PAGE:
Bits in Motion

Early British Computer –Generated Art Film

Program notes for an event held 07/03/2006

The event was supported by the London Centre for Arts and Cultural Enterprise, Birkbeck University of London and held in conjunction with the Computer Arts Society.

The event was a screening of rare and little-known works from the beginnings of British computer animation as well as onstage discussions with pioneers from the early days of this field and will include discussions with leading practitioners of the time. It marked the culmination of CACHe, an extensive research project at Birkbeck into the untold stories behind the early days of British computer arts.

The accompanying notes discuss early computer animators, artists and practitioners who were active at the time, including Stan Hayward (creator of Henry‘s Cat) and Malcolm Le Grice, Dr Charlie Gere and Dr George Mallen. With no ‘off-the-shelf’ software, tutorials and manuals, these pioneers had to learn programming from the bottom up, gaining only occasional access to industrial and university mainframes to experiment with imaginative ways to bend technology, working with equipment designed for a completely different purpose.

Malcolm Le Grice, 2008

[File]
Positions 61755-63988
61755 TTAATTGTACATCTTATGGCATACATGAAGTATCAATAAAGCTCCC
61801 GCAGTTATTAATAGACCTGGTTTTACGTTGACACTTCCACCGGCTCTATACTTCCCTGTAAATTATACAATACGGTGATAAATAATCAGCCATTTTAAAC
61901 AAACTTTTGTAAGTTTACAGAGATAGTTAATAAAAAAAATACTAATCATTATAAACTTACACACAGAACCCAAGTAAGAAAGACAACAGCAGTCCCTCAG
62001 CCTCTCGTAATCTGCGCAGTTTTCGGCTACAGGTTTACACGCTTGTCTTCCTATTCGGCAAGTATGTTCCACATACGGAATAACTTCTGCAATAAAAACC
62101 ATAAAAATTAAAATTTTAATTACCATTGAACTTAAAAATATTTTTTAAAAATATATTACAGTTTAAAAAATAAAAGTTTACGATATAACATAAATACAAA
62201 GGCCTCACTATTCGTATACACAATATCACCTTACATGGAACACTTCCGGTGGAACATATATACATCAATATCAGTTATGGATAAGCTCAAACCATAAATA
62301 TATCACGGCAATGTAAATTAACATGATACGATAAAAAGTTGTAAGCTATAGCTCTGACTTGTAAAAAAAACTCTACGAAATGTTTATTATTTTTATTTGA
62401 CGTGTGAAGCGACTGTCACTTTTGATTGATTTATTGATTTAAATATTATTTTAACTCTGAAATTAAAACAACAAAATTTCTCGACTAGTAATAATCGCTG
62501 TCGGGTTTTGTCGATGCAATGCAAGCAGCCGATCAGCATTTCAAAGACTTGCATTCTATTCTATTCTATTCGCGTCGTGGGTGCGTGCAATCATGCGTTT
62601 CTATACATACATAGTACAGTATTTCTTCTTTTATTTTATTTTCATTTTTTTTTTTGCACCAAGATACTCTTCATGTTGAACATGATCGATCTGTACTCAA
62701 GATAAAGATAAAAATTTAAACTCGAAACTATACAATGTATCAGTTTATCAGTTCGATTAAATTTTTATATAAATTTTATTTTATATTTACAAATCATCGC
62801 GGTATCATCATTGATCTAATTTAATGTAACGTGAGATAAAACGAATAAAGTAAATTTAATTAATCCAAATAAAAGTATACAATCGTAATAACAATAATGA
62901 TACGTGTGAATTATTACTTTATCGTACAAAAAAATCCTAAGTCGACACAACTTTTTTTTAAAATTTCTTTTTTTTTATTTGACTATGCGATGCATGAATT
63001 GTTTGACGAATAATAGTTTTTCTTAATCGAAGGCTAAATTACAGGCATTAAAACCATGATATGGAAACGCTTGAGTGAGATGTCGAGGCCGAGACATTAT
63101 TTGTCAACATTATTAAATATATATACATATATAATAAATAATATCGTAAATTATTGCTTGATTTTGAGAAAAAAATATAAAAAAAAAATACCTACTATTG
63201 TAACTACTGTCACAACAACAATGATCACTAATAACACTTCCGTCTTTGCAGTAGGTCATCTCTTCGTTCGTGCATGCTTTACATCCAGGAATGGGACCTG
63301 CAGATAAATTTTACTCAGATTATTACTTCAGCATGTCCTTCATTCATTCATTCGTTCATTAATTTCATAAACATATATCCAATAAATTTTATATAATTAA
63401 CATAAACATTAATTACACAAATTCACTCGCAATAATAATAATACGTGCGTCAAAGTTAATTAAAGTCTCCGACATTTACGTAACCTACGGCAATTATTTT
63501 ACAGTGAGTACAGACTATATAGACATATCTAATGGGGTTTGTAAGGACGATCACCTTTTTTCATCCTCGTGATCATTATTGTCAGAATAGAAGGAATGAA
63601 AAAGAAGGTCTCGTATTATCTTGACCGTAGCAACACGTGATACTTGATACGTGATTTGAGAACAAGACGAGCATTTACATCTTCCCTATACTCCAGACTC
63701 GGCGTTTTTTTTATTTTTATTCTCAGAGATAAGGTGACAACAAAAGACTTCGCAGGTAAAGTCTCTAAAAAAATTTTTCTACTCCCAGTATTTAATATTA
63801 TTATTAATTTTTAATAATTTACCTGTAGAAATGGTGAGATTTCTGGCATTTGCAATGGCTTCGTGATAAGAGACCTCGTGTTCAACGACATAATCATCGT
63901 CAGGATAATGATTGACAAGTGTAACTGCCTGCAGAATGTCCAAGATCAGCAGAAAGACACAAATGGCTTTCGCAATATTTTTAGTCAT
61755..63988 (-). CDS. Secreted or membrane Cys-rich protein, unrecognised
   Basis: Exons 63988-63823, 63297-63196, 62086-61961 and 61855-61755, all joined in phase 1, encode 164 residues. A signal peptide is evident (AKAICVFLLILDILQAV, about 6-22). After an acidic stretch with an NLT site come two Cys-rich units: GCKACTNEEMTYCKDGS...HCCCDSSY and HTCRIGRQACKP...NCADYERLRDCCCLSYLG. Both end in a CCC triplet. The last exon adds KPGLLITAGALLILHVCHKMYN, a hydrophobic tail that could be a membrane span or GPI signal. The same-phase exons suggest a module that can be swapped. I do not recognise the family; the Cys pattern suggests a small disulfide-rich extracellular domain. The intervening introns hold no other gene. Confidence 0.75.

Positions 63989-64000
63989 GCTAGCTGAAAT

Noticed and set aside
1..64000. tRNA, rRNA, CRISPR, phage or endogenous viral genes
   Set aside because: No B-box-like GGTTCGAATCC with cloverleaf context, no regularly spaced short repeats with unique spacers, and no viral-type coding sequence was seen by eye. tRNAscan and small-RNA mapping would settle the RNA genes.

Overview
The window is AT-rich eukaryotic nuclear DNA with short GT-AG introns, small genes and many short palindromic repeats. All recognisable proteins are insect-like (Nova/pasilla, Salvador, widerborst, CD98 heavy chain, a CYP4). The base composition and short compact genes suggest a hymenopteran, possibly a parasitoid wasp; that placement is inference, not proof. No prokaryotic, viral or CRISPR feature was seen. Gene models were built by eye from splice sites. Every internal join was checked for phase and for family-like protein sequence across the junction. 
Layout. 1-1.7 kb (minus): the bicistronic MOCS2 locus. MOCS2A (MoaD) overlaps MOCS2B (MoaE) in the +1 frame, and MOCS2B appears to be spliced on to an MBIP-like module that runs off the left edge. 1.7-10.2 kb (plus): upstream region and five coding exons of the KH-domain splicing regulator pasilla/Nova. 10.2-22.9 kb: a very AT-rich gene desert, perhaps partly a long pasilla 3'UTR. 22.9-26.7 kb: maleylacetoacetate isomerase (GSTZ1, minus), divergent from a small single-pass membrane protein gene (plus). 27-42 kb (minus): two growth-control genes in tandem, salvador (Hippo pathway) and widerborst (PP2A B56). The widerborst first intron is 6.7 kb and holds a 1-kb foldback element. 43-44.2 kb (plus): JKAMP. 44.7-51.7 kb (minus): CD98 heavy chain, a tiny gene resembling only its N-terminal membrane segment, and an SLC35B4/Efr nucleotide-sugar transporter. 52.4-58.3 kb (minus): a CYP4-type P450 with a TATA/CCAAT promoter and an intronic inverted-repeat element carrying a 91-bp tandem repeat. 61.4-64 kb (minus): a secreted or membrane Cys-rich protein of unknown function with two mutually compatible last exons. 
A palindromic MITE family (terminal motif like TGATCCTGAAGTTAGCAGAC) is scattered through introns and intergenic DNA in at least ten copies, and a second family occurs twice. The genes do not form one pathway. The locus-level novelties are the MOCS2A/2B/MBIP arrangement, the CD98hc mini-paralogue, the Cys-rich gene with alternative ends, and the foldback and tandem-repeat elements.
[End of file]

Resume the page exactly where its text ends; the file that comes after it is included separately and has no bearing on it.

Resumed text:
The program notes introduce the experimental animations on show at the event, but what I find most interesting is the tireless ingenuity and determination of these early animators. Consider the process: planning, in the way any traditional animation is planned, programming (whilst learning a programming language), converting the program to a hefty series of punch cards, submitting the punch cards to a main frame (which the animator would only have limited access to), waiting the week or so for the program to compile, then check and correct the program the errors and start the whole process again until a satisfactory movie is made. This process must have taken longer that creating a frame by frame animation in the traditional sense.

Interestingly though, at no point was the authenticity of the process called into question or even considered. The work of these early computer artists was, and is considered to be pioneering. Without pre-made software, there was no need to even consider corporate collaboration and it’s consequential lack of worth, or the suspicion and derision with which we now look at computer art works. The question of authenticity is a contemporary one brought around by the very success, and subsequent ubiquity of computers.

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